Challenges, Opportunities and Pakistan’s Path Forward

Opportunities and Pakistan’s Path Forward by Zafar Masud

Zafar Masud (President & CEO – BOP) gave his outlook analysis for 2024, focusing on different facets, including the economy and reforms, etc., which was published in the newspaper. Read in Dawn ePaper

He further stated, “The tax structure must be made judicious, with each sector paying taxes according to its fair share vis a vis contribution to GDP, especially real estate, retail and agriculture. Private-Public-Partnership is the name of the game to implement efficient and effective public sector development program (aimed fundamentally at infrastructure, health, and education). The fiscal policy can be strengthened through pension fund management along with much-needed civil services reforms. Strengthening institutions through the use of technology & digitization, will be key to sustainable economic growth and development of Pakistan.

Challenges, Opportunities and Pakistan’s Path Forward

As we enter 2024, we should be prepared for new challenges and new opportunities. The world is going through a political and economic transformation, with almost half the global population voting this year in at least 64 countries (plus the EU) including Pakistan, the USA, and India.

Hence, 2024 will be a defining year for establishing a new global political agenda that will have far-reaching implications on critical economic, social, and climate sustainability actions.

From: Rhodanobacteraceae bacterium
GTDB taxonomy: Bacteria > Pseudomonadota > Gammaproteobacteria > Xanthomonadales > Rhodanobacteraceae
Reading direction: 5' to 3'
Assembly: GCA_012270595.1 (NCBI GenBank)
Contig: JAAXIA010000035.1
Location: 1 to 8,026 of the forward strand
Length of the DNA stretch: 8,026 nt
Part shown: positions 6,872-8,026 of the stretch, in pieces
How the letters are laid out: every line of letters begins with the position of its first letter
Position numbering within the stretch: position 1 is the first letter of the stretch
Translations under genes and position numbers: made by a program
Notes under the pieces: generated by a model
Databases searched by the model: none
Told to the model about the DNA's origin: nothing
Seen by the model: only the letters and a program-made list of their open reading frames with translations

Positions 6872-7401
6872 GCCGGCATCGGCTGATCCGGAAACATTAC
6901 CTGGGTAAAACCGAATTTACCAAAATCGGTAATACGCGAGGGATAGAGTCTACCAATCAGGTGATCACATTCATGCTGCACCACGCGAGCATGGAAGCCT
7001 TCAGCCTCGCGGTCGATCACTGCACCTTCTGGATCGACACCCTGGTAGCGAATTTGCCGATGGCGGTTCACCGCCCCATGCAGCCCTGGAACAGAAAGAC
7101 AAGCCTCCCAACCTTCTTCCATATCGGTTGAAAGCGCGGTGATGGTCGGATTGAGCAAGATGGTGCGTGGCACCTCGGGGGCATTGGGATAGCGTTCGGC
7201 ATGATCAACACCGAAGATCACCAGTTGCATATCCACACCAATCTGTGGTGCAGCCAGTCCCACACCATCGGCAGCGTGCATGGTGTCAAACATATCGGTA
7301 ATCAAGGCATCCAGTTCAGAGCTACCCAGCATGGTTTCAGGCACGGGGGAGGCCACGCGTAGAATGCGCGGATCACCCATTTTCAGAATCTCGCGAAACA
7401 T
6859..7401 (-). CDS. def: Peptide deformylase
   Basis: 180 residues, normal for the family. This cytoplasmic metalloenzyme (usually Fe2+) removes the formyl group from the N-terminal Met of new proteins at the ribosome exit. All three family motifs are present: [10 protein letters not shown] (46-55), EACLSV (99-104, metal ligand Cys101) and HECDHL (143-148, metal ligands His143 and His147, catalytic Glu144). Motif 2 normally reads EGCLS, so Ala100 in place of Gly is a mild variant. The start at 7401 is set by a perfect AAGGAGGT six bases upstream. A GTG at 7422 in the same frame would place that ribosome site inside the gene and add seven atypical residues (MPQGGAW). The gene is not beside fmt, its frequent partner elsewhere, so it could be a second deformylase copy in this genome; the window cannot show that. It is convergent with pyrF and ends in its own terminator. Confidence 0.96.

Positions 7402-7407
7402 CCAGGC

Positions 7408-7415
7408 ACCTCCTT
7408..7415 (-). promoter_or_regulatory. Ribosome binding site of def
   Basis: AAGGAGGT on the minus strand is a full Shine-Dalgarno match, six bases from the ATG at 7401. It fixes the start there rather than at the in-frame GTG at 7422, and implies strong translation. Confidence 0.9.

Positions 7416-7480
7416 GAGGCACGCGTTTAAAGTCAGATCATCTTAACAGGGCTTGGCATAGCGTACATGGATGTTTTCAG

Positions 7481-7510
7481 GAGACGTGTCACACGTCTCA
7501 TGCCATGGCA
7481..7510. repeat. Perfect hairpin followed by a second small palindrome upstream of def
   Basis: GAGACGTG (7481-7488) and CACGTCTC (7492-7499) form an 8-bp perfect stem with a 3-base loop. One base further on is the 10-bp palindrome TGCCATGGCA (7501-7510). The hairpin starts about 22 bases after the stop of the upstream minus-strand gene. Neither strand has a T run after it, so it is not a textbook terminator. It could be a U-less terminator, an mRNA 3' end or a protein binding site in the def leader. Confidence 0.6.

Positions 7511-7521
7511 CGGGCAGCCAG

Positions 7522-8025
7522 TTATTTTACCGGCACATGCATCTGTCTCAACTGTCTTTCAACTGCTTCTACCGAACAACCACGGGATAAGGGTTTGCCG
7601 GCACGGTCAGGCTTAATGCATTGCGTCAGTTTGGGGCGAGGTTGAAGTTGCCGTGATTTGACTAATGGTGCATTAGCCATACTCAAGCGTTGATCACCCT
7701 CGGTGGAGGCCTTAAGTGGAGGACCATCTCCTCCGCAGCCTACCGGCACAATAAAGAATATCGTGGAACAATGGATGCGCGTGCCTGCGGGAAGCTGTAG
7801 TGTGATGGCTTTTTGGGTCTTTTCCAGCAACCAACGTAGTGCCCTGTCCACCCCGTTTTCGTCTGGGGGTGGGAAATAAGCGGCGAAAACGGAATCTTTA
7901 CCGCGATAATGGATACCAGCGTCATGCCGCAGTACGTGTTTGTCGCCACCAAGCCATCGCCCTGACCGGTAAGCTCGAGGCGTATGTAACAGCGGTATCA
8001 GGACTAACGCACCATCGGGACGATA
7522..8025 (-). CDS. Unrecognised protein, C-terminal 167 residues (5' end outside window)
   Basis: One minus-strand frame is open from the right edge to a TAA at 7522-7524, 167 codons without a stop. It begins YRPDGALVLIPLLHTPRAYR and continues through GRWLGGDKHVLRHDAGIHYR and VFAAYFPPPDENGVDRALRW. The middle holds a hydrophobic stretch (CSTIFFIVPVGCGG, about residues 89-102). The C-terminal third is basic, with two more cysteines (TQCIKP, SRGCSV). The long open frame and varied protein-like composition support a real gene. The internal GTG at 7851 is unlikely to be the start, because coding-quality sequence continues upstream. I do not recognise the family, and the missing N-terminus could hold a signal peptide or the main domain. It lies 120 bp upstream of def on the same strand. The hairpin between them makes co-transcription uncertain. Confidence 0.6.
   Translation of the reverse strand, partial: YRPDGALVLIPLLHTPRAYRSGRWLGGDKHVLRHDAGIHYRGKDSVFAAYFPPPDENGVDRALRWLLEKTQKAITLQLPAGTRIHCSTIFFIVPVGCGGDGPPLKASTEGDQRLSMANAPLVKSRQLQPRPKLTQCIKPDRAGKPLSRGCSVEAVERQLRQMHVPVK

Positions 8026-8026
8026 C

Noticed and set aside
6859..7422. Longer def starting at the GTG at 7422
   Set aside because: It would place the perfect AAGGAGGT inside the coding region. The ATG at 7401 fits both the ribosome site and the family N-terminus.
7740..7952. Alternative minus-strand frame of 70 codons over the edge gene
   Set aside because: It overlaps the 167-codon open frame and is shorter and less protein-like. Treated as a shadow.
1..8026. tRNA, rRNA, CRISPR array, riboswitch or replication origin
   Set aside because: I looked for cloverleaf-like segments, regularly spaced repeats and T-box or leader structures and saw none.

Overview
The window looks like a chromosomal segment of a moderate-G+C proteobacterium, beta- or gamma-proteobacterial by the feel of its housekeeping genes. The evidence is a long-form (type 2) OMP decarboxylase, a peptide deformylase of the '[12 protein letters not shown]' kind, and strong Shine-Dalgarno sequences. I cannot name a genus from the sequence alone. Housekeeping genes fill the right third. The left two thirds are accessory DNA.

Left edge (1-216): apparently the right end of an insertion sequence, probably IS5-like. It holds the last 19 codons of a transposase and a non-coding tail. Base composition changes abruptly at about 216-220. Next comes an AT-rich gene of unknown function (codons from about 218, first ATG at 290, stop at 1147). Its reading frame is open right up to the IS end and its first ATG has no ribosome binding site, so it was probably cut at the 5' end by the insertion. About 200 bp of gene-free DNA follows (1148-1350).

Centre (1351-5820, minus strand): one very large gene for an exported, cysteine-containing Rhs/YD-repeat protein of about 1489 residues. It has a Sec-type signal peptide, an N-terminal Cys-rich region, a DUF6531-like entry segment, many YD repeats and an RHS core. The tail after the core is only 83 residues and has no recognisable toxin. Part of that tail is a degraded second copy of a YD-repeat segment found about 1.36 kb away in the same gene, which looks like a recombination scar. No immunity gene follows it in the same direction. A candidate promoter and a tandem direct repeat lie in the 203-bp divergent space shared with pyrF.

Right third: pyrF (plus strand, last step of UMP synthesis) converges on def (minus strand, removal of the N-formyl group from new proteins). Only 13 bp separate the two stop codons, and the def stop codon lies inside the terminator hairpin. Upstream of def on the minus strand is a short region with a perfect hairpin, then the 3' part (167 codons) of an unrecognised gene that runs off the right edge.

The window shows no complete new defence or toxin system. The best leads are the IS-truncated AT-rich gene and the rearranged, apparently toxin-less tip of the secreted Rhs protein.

I remain cautiously optimistic about Pakistan’s economic outlook, with the newly elected government taking office in 2024 and working towards improved regional and global relations. We will have to find a delicate balance between our traditional foreign policy objectives and the fast-evolving political landscape in the wake of ongoing conflicts across the globe.

A fresh social contract in the new political set-up is an absolute must, which would be the basis of required reforms in the country. A broad political consensus — ‘Charter of Society’ — would be best suited to address the critical reforms.

All our economic challenges, including the balance of payment crisis and paucity of foreign currency, rests with our fiscal policy. The good news is that these challenges are fixable, and it’s all in our own hands. We must work towards addressing them without fail and any further delays, starting from tackling the existing lopsided subsidy structure that needs to be repositioned from a trickle-down to the bottom-up approach.

There should only be targeted subsidies for the poor and vulnerable (using the national socio-economic registry/Benazir income support programme scorecard) and for promoting exports and investments (through time-bound and performance-driven mechanisms).

The overall governance structure should be more inclusive and squarely merit-oriented, which is necessary for implementing the trilogy plan — privatisation, sovereign wealth fund, and implementation of the state-owned enterprises law.

Comments are closed.